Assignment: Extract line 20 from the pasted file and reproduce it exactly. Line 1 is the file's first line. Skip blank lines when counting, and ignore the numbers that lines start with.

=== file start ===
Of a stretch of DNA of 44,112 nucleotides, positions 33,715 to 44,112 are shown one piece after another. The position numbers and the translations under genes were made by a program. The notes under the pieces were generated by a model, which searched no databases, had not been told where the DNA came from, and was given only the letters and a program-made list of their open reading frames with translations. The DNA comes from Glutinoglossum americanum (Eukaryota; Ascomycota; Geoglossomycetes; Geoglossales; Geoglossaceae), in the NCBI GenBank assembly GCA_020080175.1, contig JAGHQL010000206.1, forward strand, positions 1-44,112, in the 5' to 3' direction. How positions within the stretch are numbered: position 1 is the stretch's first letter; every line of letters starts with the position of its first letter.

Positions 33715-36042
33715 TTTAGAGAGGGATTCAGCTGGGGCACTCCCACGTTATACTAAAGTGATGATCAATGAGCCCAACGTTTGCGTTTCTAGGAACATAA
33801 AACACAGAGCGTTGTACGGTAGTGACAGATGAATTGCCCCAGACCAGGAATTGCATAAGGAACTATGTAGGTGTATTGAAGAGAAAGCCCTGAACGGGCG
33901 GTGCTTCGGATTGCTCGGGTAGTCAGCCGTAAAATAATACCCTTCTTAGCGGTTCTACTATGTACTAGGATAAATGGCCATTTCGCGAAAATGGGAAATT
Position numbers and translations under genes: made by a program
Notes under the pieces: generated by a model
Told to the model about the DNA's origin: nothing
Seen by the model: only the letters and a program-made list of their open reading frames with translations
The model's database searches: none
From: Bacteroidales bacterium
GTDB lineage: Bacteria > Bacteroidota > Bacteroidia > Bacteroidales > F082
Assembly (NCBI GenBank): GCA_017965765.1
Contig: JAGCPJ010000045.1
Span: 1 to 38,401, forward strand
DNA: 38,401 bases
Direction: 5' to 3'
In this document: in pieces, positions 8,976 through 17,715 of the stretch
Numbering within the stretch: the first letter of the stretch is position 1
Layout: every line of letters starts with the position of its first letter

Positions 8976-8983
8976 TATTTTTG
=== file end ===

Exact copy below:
Layout: every line of letters starts with the position of its first letter